Release Date: 17th October 2014
Taking influence from the likes of Nirvana, Faith No More and Queens Of The Stone Age, London three-piece Immigrants transport you back to 90’s alternative rock scene with their self-titled, début EP. Having “a common anger directed against broad scale social issues such as inequality, war and oppression”, there is no denying the passion that laces through some infectious bass lines and growled vocals.
Right from the very first strum, Masquerade eloquently entices you into a memorable riff that even the biggest Taylor Swift fan would find difficulty in avoiding the nod of the head and the tap of the foot. Effortlessly, the song switches back and forth between punchy guitars to the relaxed tone of Andrew Cunningham’s vocals which showcases not only the talent to keep you hooked to the changing melody, yet the amount of potential that lingers on each word.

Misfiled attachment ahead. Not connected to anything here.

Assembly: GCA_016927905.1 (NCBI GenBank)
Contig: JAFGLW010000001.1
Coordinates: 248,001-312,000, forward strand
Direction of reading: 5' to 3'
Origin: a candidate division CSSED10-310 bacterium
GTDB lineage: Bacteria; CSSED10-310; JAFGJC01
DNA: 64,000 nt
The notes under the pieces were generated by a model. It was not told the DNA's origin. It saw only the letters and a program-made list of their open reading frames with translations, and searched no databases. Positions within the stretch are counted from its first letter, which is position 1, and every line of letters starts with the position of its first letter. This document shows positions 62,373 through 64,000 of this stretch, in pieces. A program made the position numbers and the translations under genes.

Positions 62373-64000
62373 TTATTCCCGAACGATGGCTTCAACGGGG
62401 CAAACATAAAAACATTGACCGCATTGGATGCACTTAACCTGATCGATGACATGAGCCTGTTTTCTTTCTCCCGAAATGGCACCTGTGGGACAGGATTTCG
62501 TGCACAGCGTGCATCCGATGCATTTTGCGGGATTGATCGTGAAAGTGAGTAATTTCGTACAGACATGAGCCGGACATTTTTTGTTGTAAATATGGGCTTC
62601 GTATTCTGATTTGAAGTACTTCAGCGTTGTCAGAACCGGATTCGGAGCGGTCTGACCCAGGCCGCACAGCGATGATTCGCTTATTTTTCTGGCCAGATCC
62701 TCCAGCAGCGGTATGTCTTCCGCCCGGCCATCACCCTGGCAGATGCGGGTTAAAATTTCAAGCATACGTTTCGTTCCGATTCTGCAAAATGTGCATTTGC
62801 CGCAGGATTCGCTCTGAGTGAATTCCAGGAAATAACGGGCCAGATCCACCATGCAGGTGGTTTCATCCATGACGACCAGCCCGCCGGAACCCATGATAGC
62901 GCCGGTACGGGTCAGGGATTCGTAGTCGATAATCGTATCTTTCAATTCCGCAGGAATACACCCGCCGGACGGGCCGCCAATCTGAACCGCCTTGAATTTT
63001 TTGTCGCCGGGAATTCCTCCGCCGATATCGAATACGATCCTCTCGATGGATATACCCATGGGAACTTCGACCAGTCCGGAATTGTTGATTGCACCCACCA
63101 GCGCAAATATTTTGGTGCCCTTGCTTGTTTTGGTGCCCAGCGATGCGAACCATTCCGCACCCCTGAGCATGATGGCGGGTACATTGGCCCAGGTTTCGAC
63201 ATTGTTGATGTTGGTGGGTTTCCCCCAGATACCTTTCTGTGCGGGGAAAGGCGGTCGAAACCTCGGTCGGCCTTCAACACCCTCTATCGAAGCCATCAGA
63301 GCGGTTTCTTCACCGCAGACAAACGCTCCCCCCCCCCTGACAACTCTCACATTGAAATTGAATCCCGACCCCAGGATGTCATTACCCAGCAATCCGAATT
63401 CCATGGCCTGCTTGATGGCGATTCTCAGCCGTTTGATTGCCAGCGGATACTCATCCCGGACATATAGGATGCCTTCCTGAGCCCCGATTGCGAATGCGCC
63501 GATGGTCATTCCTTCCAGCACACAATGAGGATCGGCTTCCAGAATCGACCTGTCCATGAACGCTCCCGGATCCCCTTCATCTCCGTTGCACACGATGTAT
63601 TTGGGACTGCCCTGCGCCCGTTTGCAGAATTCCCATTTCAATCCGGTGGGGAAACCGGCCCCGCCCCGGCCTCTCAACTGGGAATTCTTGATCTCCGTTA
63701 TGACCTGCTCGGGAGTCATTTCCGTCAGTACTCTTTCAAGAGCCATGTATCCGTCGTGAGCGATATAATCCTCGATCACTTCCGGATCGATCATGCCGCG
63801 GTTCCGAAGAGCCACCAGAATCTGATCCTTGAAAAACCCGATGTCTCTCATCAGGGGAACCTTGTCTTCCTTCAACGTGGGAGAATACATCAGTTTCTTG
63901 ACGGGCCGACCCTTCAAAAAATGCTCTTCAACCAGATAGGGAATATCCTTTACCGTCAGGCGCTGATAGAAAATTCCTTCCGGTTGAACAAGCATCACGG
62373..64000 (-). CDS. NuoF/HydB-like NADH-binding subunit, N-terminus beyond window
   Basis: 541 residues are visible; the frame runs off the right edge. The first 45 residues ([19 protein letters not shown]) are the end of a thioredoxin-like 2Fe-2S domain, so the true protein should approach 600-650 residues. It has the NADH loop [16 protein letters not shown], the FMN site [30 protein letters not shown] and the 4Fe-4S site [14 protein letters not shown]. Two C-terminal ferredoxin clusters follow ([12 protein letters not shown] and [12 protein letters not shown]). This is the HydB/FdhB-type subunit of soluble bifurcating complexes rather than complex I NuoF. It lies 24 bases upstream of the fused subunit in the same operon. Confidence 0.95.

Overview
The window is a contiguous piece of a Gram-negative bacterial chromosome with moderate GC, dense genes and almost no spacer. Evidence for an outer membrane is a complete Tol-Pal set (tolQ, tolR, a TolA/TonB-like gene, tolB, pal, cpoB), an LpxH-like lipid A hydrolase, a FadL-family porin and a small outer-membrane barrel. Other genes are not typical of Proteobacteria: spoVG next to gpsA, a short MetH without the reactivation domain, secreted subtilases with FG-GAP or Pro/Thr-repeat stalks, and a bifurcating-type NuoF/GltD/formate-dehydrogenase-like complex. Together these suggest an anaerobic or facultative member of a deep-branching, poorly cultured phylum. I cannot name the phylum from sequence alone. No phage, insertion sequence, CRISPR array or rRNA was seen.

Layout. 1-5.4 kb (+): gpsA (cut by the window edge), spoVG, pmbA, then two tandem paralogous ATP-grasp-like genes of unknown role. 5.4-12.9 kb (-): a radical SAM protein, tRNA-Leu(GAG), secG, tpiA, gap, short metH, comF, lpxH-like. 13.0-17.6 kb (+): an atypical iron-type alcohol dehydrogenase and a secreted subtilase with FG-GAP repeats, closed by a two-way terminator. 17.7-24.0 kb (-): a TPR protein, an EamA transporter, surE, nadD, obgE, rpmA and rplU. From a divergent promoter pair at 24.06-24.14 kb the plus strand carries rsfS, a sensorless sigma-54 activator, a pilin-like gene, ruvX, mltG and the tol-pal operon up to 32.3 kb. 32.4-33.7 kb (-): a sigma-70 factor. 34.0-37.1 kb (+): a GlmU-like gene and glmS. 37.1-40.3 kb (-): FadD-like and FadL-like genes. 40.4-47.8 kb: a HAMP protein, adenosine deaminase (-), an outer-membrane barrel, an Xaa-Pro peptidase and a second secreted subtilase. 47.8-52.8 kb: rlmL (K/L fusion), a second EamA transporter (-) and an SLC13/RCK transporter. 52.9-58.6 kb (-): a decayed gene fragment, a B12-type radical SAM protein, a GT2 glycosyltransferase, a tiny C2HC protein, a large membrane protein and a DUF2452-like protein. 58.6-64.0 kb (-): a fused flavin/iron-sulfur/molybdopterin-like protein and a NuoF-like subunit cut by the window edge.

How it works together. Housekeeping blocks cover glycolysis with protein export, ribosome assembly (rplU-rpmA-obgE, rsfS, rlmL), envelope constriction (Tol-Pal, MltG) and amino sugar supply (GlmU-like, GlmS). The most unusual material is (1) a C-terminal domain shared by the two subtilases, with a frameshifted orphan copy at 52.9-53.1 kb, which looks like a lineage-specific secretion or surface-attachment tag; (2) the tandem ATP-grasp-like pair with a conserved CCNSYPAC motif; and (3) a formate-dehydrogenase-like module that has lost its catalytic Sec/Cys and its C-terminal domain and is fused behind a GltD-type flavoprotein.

Sadly, the rest of the EP feels a little lacklustre in comparison. Don’t Back Down sits pleasantly in the background with its chilling harmonies, yet the vocals wash over the moody beat of the drums and leave nothing to be remembered. Damage provides some promise with a more upbeat sound and a clearer kick to Cunningham’s voice that makes for an enjoyable first listen, however the repetitive sound grows tiresome toward the middle of the track. Finally, Hole In my Heart flows with a softer tone but the harsh guitars disintegrate what could have been a gentle little grunge ballad; at least the lyrics are sweet enough.
As their first ever release, Immigrants should at least be proud of what they’ve achieved as they’ve managed to prove that they’re serious about not only their beliefs, but also the music that they make. There is certainly room to refine their undeniable talent and it would come as a surprise if they didn’t make a name for themselves through Masquerade alone.
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